Flipping an ODI model to a different technology and kicking the interfaces

One of my recent ODI projects is a relatively complex transformation job. I am effectively building up a master/detail set of records from a single table. The single table isn’t really a single table in the source, it’s multiple tables. Within ODI I make several passes on it, dialing in the fields with interfaces and procedures. I opted to use the in-memory engine (MEMORY_ENGINE) because I thought the architecture would be a little cleaner, and the amounts of data being pushed through are not huge.

Everything was fine, until I hit a legitimate ODI bug. I actually found a relevant case in Oracle support for it: ODI-1228 “statement is not in batch mode”. There was even a patch! Unfortunately, the patch required a version of ODI higher than what I had available. So on a tight deadline my choices were to push through an ODI upgrade or to find some workaround.

I decided to see if I had a low-cost option of switching from using the memory engine to just using an Oracle schema as a stage (note that the package and interfaces themselves are all just moving data between various Oracle servers, nothing Hyperion related even). So I went into my model for the staging table that I was using, and just switched it from the In-memory Engine to Oracle (using the drop down). No complaints from ODI there.

Next I went into one of the interfaces that was previously setup to have source/staging/target in terms of its whole process. I went straight to the Flow tab but had some issues and fun little NullPointerException errors which is always a fun time. The thing is, I changed a technology on a model being used in various interfaces but it’s not like any part of ODI went into those interfaces to say “Hey, this changed…” – in fact, when you change the technology of a model, ODI helpfully and plainly just says “Hey, this is likely to break stuff. Proceed at your own risk… THAR BE DRAGONS.” Or something like that.

Anyway, I found that I could sort of ‘kick’ the interface when I opened it, by checking the “Staging Area Other Than Target” option, then turning it off again (it was off in most of my interfaces). This forced the interface to sort of recalculate and reset the flow, which took into account the updated technology of the model. There might be a better way to do this rather than this “fuzzy” method, but it worked and I didn’t have to redo the plethora of interfaces in this package.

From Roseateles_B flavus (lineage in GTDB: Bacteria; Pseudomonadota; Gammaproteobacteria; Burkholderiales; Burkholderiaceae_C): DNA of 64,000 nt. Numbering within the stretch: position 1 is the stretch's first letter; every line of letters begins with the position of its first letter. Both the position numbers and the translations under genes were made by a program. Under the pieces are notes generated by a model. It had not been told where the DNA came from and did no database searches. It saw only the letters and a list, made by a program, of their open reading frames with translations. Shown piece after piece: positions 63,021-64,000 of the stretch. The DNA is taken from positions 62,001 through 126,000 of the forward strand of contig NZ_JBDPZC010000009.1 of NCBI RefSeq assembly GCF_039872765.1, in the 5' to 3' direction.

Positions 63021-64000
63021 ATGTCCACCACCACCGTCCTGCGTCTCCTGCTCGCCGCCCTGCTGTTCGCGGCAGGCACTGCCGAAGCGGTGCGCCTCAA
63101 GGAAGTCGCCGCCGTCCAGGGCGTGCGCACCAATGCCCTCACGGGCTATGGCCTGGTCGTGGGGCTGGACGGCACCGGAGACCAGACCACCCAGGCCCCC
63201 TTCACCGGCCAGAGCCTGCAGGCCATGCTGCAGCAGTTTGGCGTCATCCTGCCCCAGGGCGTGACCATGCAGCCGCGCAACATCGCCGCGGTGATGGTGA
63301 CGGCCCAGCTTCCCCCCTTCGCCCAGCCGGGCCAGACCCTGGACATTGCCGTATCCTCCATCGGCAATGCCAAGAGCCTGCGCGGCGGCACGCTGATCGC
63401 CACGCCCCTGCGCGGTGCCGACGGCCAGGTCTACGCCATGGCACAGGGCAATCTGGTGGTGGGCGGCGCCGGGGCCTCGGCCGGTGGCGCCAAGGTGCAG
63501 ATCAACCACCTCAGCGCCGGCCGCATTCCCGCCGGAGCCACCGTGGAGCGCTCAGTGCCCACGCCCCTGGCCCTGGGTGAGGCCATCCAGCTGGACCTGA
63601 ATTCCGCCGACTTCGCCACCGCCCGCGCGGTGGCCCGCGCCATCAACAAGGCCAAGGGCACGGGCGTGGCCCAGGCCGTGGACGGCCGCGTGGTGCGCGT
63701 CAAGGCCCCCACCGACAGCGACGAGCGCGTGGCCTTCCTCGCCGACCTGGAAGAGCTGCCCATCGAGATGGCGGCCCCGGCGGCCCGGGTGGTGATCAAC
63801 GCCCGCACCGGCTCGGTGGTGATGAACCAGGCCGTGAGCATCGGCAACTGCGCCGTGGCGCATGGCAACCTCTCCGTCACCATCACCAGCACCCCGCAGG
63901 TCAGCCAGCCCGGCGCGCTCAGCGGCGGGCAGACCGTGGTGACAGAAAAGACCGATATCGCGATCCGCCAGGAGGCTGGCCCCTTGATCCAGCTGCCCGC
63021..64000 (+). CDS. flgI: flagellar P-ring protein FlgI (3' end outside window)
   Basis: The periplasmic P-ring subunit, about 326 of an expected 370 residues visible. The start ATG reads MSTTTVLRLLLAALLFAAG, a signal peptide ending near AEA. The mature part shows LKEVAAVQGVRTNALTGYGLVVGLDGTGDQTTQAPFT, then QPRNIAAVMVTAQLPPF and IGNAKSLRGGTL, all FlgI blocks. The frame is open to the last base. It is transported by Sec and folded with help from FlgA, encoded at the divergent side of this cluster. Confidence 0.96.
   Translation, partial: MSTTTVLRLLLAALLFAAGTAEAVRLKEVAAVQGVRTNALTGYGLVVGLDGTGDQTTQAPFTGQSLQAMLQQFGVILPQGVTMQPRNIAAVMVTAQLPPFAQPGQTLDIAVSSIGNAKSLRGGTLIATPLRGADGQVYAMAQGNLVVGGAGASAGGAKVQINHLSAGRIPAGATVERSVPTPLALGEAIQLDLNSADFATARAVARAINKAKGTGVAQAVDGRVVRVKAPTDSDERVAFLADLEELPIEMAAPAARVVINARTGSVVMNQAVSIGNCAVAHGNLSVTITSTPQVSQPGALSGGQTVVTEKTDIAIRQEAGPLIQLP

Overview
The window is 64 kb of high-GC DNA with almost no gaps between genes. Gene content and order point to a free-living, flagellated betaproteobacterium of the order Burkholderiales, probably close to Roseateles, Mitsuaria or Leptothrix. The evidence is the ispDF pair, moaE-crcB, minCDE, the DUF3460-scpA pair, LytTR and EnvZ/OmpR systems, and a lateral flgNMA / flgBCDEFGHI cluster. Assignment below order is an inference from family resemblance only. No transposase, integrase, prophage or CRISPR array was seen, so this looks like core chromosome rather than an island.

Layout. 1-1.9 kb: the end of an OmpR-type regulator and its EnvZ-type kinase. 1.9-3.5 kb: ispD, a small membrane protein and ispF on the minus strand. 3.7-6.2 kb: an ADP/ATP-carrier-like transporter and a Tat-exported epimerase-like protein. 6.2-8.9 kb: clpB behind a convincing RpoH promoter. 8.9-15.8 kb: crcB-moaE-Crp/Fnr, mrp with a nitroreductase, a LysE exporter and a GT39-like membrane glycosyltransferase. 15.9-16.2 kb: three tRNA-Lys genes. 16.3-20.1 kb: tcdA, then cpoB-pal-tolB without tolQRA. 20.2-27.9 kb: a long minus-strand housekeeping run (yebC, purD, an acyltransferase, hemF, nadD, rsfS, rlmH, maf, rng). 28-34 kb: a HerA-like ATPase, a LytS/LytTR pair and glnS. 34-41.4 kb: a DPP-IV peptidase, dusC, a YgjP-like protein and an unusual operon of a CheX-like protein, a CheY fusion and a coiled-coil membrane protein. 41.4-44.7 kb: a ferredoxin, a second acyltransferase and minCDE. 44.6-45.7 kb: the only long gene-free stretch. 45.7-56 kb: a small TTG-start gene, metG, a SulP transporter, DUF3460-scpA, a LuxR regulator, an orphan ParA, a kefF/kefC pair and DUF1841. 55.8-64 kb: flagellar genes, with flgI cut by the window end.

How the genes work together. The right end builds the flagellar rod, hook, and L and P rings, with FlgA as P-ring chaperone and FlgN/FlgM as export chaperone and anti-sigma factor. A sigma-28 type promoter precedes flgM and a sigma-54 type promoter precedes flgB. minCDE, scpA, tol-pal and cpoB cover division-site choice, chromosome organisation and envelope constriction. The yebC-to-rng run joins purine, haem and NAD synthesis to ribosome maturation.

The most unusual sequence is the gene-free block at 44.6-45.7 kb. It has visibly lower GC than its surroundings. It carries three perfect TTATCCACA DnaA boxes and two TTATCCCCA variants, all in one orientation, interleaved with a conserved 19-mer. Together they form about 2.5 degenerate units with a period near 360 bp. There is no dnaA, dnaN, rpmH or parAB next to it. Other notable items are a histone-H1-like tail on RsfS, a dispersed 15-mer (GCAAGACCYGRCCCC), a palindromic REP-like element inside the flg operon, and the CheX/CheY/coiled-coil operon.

Hopefully this helps someone else out someday!

Using ODI error tables (and tables with dollar signs in their names) as models for transformations

I setup a solution awhile ago where ODI facilitates data movement from an ODI error table into another data store. As you may know, ODI has a naming convention where its temporary and work tables are prefixed with some combination of a letter (or two), a dollar sign, and perhaps an underscore. So if my original table in a relational data store is CUSTOMERS, then the error table for this table would be E$_CUSTOMERS.

So of course I fire up my RKM to build out the model metadata for these new tables, just like I normally would. Everything goes fine but when I go to build the interface and run it, things don’t work so well. A dollar sign ($) is a very common character for scripts and programming languages to indicate that variable interpolation should occur (in other words, to fill in a placeholder). For example, if the variable $color = “orange” and you interpolate a string such as echo “My favorite color is $color!” then the result is “My favorite color is orange!” Nothing too fancy here.

That being said, sometimes a dollar sign can wreak havoc when used where some code doesn’t expect it. I’m not sure if it ever got fixed, but I developed at a place once that would dole out Active Directory IDs based on letters from the first and last name – three letters from each, to be precise. But people with very short last names would have dollar signs appended to them. There was a bug in Hyperion where you couldn’t login with one of these user names, likely because it just never got tested (oops). I’ll assume that’s fixed now.

In any case, back to ODI. In a given ODI datastore, you have the name, resource name, and alias name. Name is typically how you see it in the ODI design context. Resource name is the actual resource in the schema/database. Alias is used by ODI in interfaces as, well, an alias. I didn’t record the exact error message but given that my interface was failing and the output in Operator was a bit odd, I immediately suspected the dollar sign throwing things off either for ODI’s generated code, on the target system (and Oracle database server), or both.

My quick solution? Just replace the dollar sign with an underscore in the alias in the datastore. You can delete the dollar sign entirely but I decided to just go with an underscore. By making the change in the datastore, subsequent interfaces leveraging this datastore will also benefit from the fix, as opposed to trying to adjust just the one interface. Of course, leave the resource name alone (and the name) since they don’t need to be changed (and in the case of the resource name, shouldn’t be changed).

Another approach to all of this would be to change the physical topologie’s naming convention so that error tables don’t have a dollar sign (or other entities that ODI names) but I quite like ODI’s preferred naming strategy (for the most part).